Apple has filed another lawsuit against mobile chip maker Qualcomm on Thursday in British court, adding to the patent war in the smartphone market.
The lawsuit alleges that Qualcomm is charging Apple unfairly for royalty payments for use of its technology in its iPhones.
Indeed, the firm makes most of its money from selling chips, but more than half of its profit from a separate licensing business, according to Bloomberg.
It reported that Apple had filed its London lawsuit in the High Court of Justice Chancery Division on 2 March.
Apple’s complaint is said to centre around “patents and registered designs”, and there is no further information about the lawsuit.
Qualcomm told Bloomberg that it hadn’t seen the complaint and couldn’t comment on it.
But it is worth noting that Apple is already suing Qualcomm elsewhere. In January it filed a lawsuit against it in California, alleging that Qualcomm monopolised the market for chips for wireless devices.
Apple point Bloomberg to its previous statement on its American lawsuit, saying that Qualcomm has for many years “unfairly insisted on charging royalties for technologies they have nothing to do with”.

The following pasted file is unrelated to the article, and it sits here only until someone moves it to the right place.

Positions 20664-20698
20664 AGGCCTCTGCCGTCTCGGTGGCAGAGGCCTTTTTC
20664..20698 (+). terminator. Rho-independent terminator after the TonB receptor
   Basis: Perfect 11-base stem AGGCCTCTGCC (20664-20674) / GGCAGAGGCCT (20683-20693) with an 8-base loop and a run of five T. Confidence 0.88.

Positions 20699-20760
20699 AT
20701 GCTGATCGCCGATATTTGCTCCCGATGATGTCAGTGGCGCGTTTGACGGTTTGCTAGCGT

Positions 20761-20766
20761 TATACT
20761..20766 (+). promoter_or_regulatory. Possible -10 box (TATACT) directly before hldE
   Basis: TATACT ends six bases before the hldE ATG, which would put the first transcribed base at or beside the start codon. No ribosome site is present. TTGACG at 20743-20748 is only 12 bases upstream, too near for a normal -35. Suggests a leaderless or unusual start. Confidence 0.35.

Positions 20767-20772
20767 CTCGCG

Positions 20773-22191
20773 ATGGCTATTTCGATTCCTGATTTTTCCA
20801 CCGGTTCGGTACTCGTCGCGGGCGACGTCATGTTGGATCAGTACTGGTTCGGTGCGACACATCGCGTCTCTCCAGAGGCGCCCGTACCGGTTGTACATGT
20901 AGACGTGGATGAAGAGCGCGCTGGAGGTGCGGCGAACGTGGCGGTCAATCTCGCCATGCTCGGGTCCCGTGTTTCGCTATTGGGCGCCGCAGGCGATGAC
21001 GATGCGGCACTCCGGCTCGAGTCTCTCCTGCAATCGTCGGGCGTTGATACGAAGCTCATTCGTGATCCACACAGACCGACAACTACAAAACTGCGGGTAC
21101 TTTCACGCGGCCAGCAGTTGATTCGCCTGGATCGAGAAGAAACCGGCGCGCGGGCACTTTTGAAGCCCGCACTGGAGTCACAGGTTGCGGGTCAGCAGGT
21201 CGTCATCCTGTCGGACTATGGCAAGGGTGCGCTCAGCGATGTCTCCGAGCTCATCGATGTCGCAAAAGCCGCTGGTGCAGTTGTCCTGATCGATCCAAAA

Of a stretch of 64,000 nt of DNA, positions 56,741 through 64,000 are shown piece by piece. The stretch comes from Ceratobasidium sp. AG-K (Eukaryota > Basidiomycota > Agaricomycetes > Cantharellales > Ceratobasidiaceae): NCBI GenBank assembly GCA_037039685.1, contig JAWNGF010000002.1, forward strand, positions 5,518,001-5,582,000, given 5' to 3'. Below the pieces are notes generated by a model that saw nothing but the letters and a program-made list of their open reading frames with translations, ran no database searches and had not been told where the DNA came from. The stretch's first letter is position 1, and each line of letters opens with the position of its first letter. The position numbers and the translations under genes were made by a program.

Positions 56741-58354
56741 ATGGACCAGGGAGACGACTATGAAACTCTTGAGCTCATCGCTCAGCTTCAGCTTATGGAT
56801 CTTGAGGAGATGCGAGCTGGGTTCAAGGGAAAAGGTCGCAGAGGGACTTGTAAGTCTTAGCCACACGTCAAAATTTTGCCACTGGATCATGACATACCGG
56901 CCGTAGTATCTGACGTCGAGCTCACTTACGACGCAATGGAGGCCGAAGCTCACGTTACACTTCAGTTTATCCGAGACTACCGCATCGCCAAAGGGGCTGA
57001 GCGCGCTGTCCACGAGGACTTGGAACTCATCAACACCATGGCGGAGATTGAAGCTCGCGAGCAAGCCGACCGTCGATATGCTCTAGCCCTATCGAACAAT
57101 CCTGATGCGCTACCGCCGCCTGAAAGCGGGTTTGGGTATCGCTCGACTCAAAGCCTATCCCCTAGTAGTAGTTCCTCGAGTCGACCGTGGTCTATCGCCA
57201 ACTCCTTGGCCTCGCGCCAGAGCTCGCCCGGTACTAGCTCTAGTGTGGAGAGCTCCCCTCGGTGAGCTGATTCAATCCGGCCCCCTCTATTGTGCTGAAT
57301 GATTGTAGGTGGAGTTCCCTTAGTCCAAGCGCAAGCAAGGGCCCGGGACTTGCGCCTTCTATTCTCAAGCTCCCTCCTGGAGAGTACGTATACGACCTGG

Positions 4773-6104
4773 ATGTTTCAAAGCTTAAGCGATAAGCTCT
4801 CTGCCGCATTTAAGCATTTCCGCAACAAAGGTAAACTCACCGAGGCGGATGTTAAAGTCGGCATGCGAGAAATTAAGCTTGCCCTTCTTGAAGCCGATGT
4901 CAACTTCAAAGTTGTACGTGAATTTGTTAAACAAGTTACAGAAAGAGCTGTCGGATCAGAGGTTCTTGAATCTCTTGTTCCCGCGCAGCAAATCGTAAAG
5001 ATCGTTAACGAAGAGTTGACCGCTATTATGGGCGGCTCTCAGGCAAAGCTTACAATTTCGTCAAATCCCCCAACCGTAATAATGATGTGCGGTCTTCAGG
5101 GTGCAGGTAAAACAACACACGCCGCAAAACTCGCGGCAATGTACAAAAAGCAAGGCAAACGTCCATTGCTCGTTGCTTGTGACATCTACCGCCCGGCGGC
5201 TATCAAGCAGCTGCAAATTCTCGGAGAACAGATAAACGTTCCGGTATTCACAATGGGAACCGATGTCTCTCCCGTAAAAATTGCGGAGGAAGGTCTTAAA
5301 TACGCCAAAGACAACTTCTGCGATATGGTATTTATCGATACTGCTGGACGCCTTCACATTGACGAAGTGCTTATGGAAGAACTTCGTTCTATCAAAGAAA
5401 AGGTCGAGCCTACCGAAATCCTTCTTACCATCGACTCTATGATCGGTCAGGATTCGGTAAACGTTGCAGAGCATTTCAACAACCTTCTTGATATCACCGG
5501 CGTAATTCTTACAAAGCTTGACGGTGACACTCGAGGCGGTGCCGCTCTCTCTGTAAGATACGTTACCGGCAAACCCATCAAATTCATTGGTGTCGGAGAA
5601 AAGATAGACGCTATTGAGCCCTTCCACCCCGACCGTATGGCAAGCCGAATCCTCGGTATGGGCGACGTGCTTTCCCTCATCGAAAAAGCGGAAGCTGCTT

“Qualcomm built its business on older, legacy, standards but reinforces its dominance through exclusionary tactics and excessive royalties,” Apple said in the January statement. “Despite being just one of over a dozen companies who contributed to basic cellular standards, Qualcomm insists on charging Apple at least five times more in payments than all the other cellular patent licensors we have agreements with combined.”
In China the two lawsuits accuse Qualcomm of acting like a monopoly and failing to fulfil promises to licence essential processor patents at a reasonable price.
Qualcomm is a firm currently mired in legal fights all over the world. It is being investigated by the US Federal Trade Commission on possible antitrust charges, and is facing similar investigations by the European Union and Taiwan.
South Korea has already fined Qualcomm $902 million (£736m) for alleged monopolistic practices.
And last July Qualcomm paid almost $20 million (£16m) to settle a gender discrimination lawsuit that alleged the company was blocking equal pay and promotion for its women engineers.
Qualcomm meanwhile is locked into an expensive process to acquire Dutch chip maker NXP Semiconductors.
That deal sees Qualcomm paying an eye watering $47 billion in cash (£38.5bn) or $110.00 per NXP share. Before the deal was confirmed, NXP has a market value of about $28.5 billion (£22bn), while Qualcomm was approximately $93 billion (£72bn).
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